Given that it’s a week we’re dedicating to offensive lines and linemen, it seems appropriate that we bring back an old favorite to show which linemen are the most efficient when it comes to pass protection; Pass Blocking Efficiency (PBE).
It’s a simple enough formula. We weigh hits and hurries as worth 75% of sacks, add the three forms of pressure up, divide it by the number of times they pass blocked at a certain position and you’re left with your PBE number. For the mathematically inclined, it looks a little like this:
(1– ((Sacks + (0.75*(Hits + Hurries))/ Pass Blocking Snaps))*100 = PBE Rating
Looking at all offensive linemen who played at least 200 snaps as tackle (note, only snaps at tackle are counted), let’s see which of the 75 guys who qualified impressed the most over the course of the regular season.
More Than Was Bargained For
By the end of the season, the St Louis Rams had fielded four players for at least 200 snaps in pass protection at tackle. Former first round pick Jason Smith could only finish 41st after giving up two sacks, two hits and 11 hurries on his 201 snaps in pass protection. The highly-touted Rodger Saffold was down in 65th after surrendering 32 combined QB disruptions on 359 pass blocks. Even swing lineman Adam Goldberg could only finish 47th when he filled in at tackle. No, the only Rams lineman that impressed at tackle in pass protection was actually Harvey Dahl. Not only did the former Falcons guard outplay his teammates; he outplayed everyone. The sample size is limited, and he was helped somewhat by playing in an offense that attempts to get rid of the ball quickly, but on 200 snaps in pass protection Dahl gave up just three hits and three hurries, giving him a league-best PBE rating of 97.8. So, while the Rams look at ways to rebuild their line, their use of Dahl could be something to watch.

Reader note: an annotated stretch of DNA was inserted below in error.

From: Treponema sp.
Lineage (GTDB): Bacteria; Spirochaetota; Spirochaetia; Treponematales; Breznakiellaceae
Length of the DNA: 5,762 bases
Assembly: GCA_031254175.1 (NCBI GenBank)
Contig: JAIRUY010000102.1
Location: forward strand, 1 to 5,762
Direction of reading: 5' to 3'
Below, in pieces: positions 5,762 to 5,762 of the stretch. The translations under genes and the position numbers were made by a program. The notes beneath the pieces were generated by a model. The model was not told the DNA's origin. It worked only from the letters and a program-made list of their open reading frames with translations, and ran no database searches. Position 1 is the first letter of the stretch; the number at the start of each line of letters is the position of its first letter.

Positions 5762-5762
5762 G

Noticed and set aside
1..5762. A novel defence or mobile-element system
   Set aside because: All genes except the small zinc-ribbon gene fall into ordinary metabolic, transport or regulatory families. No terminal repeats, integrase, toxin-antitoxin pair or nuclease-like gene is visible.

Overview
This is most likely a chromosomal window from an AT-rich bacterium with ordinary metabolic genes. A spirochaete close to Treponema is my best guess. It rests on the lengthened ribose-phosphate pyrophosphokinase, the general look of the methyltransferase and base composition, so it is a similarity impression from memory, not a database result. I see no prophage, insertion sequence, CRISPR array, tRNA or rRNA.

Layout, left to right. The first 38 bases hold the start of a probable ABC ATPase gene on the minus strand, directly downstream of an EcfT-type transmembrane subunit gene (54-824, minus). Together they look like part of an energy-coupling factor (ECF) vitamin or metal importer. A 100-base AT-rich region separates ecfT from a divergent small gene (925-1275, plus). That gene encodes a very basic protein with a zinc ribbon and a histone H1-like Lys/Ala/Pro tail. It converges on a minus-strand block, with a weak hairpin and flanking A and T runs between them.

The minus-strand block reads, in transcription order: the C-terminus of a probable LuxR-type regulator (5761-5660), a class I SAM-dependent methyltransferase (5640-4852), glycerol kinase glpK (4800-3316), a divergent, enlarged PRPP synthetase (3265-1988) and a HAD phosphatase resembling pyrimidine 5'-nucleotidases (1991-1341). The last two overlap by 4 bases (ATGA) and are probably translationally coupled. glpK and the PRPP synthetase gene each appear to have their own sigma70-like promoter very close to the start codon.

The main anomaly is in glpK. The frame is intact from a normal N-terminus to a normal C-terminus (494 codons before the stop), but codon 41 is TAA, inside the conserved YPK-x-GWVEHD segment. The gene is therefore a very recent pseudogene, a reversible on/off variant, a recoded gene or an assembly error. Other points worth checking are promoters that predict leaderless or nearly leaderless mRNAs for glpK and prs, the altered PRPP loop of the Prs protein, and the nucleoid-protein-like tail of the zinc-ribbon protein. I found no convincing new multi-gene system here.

While you can look at Dahl’s 200 pass blocks and think the sample size skews the data, you can’t say the same thing about the men that follow him. Joe Thomas is widely regarded as the finest tackle of his generation and finishes second, just ahead of Andrew Whitworth who gave up one less pressure, but was in pass protection at tackle for 72 fewer snaps. Neither man covered themselves in glory in the run game, but a franchise left tackle first and foremost should keep their quarterback upright, and you can’t deny that either man excelled in that regard.
While Thomas and Whitworth have been protecting their QBs’ blindsides, the top tackle over the course of the season when it comes to protecting the front side was the Tennessee Titans’ David Stewart. He gave up 19 combined sacks, hits and hurries on 547 pass blocks to beat out Jason Peters (a left tackle for the left-handed Michael Vick) who gave up 21 on 570 snaps in pass pro. The interesting thing about Stewart is who his quarterback is; Matt Hasselbeck. Whatever you may say about Hasselbeck he is one of the best quarterbacks in the league in making his offensive line look good, getting rid of the ball before pressure really has a chance to get to him. It showed this year with Stewart ranking atop the front-side tackles, and it showed last year when his front-side tackle Sean Locklear finished at the top of the rankings.
The Free Agents